Protection of Human/Animal Subjects and the
Institutional Review Board Process
Every doctoral candidate must obtain approval to do research from UTC’s Institutional Review Board (IRB), without exception (link: Institutional Review Board). Candidates engaged in any research, regardless of venue or academic requirement, must ensure that they comply with the policies and procedures established by the review boards. As of January 1, 2017, all UTC students conducting research with human subjects or human subject data are required to complete the Human Subjects Research (HSR) BASIC online training course through the Collaborative Institutional Training Initative (CITI) prior to receiving IRB approval. For details, please visit the IRB Training website (link: IRB Training). Under Training Links, select the Tutorial for first-time or existing CITI user to access the instructions with screenshots. Note: The numbered instructions provided on the web page do not include critical steps in the registration process, therefore, candidates are strongly encouraged to refer to the tutorials with screenshots provided as links on the IRB Training web page.
Once the researcher’s Dissertation Proposal has been approved, the candidate should submit the IRB Form (link: IRB Forms) to the Dissertation course space. The application form should include the candidate’s name and UTC email address (Principal Investigator), the Chair’s name and UTC email address (Faculty Advisor), and the Learning and Leadership Program Office (Other Investigator) and email address (firstname.lastname@example.org). Upon review and approval, the Chair will submit the IRB application electronically to the IRB office, copying the Program Office (email@example.com).
Doctoral candidates are not permitted to collect research data until the Proposal has been approved and the IRB office has issued an IRB approval number. Disregard of board policies and procedures may result in forfeiture of any data collected and disciplinary action.
Historically, the purpose of the Dissertation has been to allow the candidate to demonstrate that s/he has acquired a sufficient knowledge base in his/her academic field and that s/he has attained the research skills prerequisite to the status of academic scholar. Therefore, it is incumbent upon all doctoral candidates to conduct Dissertation research in a way that maintains the academic integrity of the endeavor. Any actions or omissions on the part of the candidate that might jeopardize that integrity will be monitored by the Dissertation Chair, committee members, and university administration. The following issues should be considered carefully:
- Plagiarism - The university maintains policies regarding plagiarism; the candidate should be
familiar with these policies. Candidates should be aware of the rules of academic
citation. As plagiarism can occur without intent, candidates should ensure that proper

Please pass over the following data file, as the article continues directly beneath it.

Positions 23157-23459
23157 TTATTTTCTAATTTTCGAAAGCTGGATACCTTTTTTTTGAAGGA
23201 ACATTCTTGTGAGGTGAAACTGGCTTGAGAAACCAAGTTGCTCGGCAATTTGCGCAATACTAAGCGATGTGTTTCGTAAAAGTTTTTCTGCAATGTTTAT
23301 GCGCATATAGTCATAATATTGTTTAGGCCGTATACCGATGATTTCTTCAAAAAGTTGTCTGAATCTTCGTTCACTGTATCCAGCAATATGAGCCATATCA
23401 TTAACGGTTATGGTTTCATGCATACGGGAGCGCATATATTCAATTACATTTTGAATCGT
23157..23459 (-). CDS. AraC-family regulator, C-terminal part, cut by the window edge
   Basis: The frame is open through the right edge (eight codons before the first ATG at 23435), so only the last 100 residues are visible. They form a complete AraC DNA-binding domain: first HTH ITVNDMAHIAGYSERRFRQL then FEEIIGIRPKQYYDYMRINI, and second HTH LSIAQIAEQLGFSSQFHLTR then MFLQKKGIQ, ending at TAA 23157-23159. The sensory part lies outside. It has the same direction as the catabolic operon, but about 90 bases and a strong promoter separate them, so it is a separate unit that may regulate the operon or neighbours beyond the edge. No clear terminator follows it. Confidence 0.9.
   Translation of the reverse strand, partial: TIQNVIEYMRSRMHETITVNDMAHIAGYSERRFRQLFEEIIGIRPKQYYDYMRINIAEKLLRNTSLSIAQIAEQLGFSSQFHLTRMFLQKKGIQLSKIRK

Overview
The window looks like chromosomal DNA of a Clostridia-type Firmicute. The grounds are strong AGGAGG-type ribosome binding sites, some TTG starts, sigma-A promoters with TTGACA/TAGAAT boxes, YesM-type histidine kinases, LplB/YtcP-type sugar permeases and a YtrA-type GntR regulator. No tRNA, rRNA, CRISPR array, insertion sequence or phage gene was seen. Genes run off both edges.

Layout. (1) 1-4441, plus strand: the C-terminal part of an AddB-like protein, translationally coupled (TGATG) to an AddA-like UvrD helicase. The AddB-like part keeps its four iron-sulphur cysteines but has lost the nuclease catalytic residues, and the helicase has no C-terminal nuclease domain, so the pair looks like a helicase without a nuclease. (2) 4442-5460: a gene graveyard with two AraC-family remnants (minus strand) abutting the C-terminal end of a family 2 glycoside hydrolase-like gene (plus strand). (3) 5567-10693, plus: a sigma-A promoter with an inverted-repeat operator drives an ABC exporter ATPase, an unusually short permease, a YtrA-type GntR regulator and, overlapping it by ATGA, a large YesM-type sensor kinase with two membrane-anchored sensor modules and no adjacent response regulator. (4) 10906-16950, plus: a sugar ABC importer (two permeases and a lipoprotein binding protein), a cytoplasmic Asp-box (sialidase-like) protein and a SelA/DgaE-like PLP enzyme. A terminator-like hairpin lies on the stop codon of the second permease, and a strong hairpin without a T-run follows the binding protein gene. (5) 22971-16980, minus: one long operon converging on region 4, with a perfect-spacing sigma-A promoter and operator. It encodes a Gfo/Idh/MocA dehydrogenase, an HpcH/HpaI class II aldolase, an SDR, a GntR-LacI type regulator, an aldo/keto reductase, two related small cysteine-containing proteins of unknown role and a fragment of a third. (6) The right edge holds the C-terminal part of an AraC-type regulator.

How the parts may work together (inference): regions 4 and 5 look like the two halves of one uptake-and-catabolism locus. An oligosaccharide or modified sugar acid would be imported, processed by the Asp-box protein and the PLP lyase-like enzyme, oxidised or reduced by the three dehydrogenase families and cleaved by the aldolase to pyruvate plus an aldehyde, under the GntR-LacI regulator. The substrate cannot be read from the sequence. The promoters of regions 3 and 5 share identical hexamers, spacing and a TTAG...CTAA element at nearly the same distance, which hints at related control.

credit is given for work from others.
- Failure to Obtain IRB Approval - Once a candidate's Dissertation Proposal is approved by the Dissertation committee,
the candidate, in conjunction with the Chair, will complete an application for IRB
approval for research involving human subjects. Receiving IRB approval is a necessary
prerequisite to data collection. If this policy is violated by data collection prior
to IRB approval, all data collected to that point will be invalidated and the candidate
may be required to develop a new Proposal. The candidate could face dismissal, dependent
upon the severity of the violation.
- Work for Hire - All aspects of the Dissertation are expected to be the original work of the candidate. Hiring outside individuals for data collection, data analysis, or writing of the Dissertation is prohibited. However, candidates may seek assistance in the form of editing or statistical data analysis with the approval of the Chair and the Methodologist. Candidates are expected to understand the distinction between hiring an outside individual for assistance and compensating an individual for completing components of the Dissertation which are to be strictly the candidate’s original work.
Relationships with Agencies that Provide Data
Obtaining the cooperation of agencies in research projects poses the potential to be challenging in light of previous relationships with other researchers. It is essential that candidates treat all personnel in participating organizations or institutions with respect, cordiality, and openness. Prior to data collection, candidates should be aware of potential issues faced by agencies cooperating in research projects, including:
being asked to do more than they had agreed to do
being asked to give the project an inordinate amount of time
contributing to research but not receiving any useful information from it
being identified in research reports in unflattering ways and/or
being treated in ways that they consider disrespectful of their organization, institution or personnel
Some outside institutions have their own research-review procedures; candidates must follow these in addition to all procedures set forth by UTC. Study participants must know exactly what will and will not be expected of them and must be assured that that they will receive all desired information regarding the study in a timely fashion. A wise way to approach data collection with outside participants is as follows: Leave it as you found it, if not better. Consideration not only to current participants but also to potential future researchers hoping to utilize the same location is important. Further, participants ought to be cognizant of the reality that throughout the entire data collection process, they represent not only themselves but also UTC and the Learning and Leadership program, and should act accordingly.